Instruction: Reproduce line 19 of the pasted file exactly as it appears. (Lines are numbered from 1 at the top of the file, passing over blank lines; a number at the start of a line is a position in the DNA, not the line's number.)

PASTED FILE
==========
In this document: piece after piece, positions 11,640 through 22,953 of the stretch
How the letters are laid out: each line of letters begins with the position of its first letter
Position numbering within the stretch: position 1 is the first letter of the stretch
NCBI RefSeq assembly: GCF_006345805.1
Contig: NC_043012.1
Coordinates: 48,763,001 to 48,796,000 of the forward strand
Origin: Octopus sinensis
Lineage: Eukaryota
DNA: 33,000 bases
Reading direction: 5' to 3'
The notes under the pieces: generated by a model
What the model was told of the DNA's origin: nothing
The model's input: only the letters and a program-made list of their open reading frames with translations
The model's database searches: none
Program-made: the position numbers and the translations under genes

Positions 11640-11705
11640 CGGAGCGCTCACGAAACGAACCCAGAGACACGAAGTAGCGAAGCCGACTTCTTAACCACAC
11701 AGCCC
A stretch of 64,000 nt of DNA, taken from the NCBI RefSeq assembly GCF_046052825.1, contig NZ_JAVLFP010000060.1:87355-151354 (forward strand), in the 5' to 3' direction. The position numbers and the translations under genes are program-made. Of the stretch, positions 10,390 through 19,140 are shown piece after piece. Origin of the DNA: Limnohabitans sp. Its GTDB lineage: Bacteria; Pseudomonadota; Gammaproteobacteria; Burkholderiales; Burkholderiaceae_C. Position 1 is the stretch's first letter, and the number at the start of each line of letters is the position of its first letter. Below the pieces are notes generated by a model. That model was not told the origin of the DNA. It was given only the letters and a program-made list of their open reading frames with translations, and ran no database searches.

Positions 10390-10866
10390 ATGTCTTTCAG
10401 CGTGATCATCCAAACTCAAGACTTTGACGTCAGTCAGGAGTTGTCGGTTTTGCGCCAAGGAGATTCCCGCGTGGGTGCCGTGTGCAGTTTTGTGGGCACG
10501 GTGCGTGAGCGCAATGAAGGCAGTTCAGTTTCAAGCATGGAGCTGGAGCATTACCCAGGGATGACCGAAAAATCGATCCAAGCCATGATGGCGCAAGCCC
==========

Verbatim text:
A stretch of 64,000 nt of DNA, taken from the NCBI RefSeq assembly GCF_046052825.1, contig NZ_JAVLFP010000060.1:87355-151354 (forward strand), in the 5' to 3' direction. The position numbers and the translations under genes are program-made. Of the stretch, positions 10,390 through 19,140 are shown piece after piece. Origin of the DNA: Limnohabitans sp. Its GTDB lineage: Bacteria; Pseudomonadota; Gammaproteobacteria; Burkholderiales; Burkholderiaceae_C. Position 1 is the stretch's first letter, and the number at the start of each line of letters is the position of its first letter. Below the pieces are notes generated by a model. That model was not told the origin of the DNA. It was given only the letters and a program-made list of their open reading frames with translations, and ran no database searches.